The lockout came two-and-a-half weeks after the NBA finals and lasted five months. It left no one certain when players and owners would settle so Dallas could begin defending its title and LeBron James could resume chasing his first.
"We were way, far, far apart from one another," said Carmelo Anthony, the New York Knicks forward.
Others never wavered, insisting the NBA would not waste the momentum it was riding from James' much-heralded arrival in Miami right through the Mavericks' first championship.
"I knew we would play," said Mark Cuban, the Mavericks owner. "The commissioner wasn't going to let us miss a season."
A 66-game schedule - 16 short of a full season - was saved. It starts with five games Sunday featuring the kind of story lines that made last season memorable, including a finals rematch between Dallas and Miami; Kobe Bryant and the Los Angeles Lakers trying to regain their form against the Chicago Bulls; and Paul hoping to mesh with young star Blake Griffin to make the Clippers contenders.
And it is those things, David Stern believes, that will win back whatever fans were lost during one of the most turbulent times of his tenure.
"I believe that we can," he said. "I believe the enthusiasm for the Christmas Day start … is exuberant. We recognise that there will be fans that have to be won back … and a keen awareness that we have to say 'I'm sorry'."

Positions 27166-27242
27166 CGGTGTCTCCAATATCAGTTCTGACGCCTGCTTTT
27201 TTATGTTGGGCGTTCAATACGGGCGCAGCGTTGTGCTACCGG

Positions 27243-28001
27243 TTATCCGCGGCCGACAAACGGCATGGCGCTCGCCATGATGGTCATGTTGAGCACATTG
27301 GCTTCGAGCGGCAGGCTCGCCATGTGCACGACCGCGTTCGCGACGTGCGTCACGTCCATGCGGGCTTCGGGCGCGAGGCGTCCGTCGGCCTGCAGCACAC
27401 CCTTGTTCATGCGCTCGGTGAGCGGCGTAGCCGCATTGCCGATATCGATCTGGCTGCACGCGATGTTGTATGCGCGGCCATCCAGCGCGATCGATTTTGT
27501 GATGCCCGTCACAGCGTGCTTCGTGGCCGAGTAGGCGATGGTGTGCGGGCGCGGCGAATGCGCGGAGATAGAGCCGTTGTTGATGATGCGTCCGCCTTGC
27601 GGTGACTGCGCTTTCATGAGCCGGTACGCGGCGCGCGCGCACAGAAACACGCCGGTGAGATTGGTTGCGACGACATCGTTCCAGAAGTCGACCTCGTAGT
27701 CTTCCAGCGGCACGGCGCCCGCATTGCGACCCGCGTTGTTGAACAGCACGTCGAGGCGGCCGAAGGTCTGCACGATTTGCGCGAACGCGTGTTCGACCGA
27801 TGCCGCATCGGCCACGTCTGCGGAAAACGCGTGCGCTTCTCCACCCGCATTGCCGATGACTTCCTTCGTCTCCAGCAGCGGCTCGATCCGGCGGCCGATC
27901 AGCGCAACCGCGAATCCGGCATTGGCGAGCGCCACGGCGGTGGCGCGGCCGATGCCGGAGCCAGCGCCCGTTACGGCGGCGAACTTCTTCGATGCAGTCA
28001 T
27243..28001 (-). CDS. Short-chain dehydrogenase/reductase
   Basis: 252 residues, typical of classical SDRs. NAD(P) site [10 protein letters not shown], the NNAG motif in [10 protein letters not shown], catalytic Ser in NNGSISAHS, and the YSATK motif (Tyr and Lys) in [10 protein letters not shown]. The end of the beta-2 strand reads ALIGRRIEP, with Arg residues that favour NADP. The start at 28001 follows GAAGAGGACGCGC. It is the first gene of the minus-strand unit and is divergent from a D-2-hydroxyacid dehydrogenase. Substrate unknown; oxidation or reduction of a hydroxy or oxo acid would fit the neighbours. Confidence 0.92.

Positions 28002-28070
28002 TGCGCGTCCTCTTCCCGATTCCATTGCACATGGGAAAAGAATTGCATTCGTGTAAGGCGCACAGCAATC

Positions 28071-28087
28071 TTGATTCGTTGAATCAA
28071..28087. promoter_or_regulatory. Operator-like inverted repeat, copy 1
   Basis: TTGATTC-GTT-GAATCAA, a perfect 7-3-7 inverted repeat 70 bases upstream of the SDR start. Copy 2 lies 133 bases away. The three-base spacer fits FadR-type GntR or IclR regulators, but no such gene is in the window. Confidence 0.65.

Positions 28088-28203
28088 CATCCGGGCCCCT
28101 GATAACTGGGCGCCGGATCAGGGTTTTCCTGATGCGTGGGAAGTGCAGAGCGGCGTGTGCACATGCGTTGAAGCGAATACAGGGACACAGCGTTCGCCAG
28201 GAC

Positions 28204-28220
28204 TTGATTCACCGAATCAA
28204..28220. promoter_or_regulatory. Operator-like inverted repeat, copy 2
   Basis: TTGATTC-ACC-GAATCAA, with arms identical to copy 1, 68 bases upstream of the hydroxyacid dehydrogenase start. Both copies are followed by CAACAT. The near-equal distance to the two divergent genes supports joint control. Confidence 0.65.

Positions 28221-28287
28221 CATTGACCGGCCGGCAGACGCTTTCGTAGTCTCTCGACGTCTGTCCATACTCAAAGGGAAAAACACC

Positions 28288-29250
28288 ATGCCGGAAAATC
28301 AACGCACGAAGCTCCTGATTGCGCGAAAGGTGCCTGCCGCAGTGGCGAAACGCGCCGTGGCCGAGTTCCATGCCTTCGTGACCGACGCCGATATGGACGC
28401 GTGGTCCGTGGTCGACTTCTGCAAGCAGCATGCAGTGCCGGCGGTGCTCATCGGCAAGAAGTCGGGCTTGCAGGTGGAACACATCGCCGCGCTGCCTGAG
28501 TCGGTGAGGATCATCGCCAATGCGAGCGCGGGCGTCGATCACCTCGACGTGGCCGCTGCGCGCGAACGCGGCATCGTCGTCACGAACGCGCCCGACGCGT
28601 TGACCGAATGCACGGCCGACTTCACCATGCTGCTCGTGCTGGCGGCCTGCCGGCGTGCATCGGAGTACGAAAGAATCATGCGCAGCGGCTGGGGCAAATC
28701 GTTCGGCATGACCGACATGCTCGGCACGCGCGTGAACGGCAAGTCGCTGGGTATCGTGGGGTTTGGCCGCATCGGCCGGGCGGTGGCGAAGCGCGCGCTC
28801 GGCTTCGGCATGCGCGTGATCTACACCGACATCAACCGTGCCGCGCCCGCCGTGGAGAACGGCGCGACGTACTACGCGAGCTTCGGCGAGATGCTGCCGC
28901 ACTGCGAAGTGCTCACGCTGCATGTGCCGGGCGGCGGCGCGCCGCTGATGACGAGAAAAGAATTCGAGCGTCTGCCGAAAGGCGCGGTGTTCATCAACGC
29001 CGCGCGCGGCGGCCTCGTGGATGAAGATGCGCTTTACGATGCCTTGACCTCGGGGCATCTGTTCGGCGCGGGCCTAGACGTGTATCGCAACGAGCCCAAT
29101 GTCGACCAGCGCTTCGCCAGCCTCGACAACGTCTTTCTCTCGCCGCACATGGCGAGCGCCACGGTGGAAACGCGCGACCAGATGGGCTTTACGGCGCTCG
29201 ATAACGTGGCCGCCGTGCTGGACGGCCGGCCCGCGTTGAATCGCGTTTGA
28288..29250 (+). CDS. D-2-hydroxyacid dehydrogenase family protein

Fans were there as never before in 2010/11, when arenas were filled to 90 per cent capacity and the league's three national TV partners all had their most viewers ever.
But owners said they nevertheless lost US$300 million (Dh1.1 billion) and locked out the players on July 1 when a new labour deal could not be reached.
A new agreement was finally ratified on December 9, but before anyone could enjoy it, a new wave of negative publicity rolled in. The league, as current owners of the New Orleans Hornets, blocked a trade that would have sent Paul to the Lakers, believing it was not a good enough deal for that calibre of player.
Eventually he was dealt to the Clippers, who provided the kind of package the league demanded, but not before heavy criticism of Stern and the league office.
Looking ahead, there are concerns that the compressed schedule, forcing every team to play on three straight days at least once, will challenge the older teams.
That is one reason why expectations are high for younger teams like the Heat and Thunder.
Miami came up two games short of a championship in its first try with James, Dwyane Wade and Chris Bosh, and a title is not only their goal, but the expectation.
"We didn't come together to make the play-offs or to win a playoff series, we came together to win the NBA finals, and that's what it's about," James said.
"We know how long of a journey it was to get there, so we know what it takes to get there. We just try to have a better result if we happen to get back to that point."
UAE TV: Chicago Bulls at LA Lakers, 2am (Sunday) ESPN America
Boston at New York
Miami at Dallas
Chicago at LA Lakers
Orlando at Oklahoma City
LA Clippers at Golden State
New Jersey at Washington
Milwaukee at Charlotte
Houston at Orlando
Toronto at Cleveland
Detroit at Indianapolis
Oklahoma City at Minnesota
Denver at Dallas
Memphis at San Antonio
New Orleans at Phoenix
LA Lakers at Sacramento
Philadelphia at Portland
Chicago at Golden State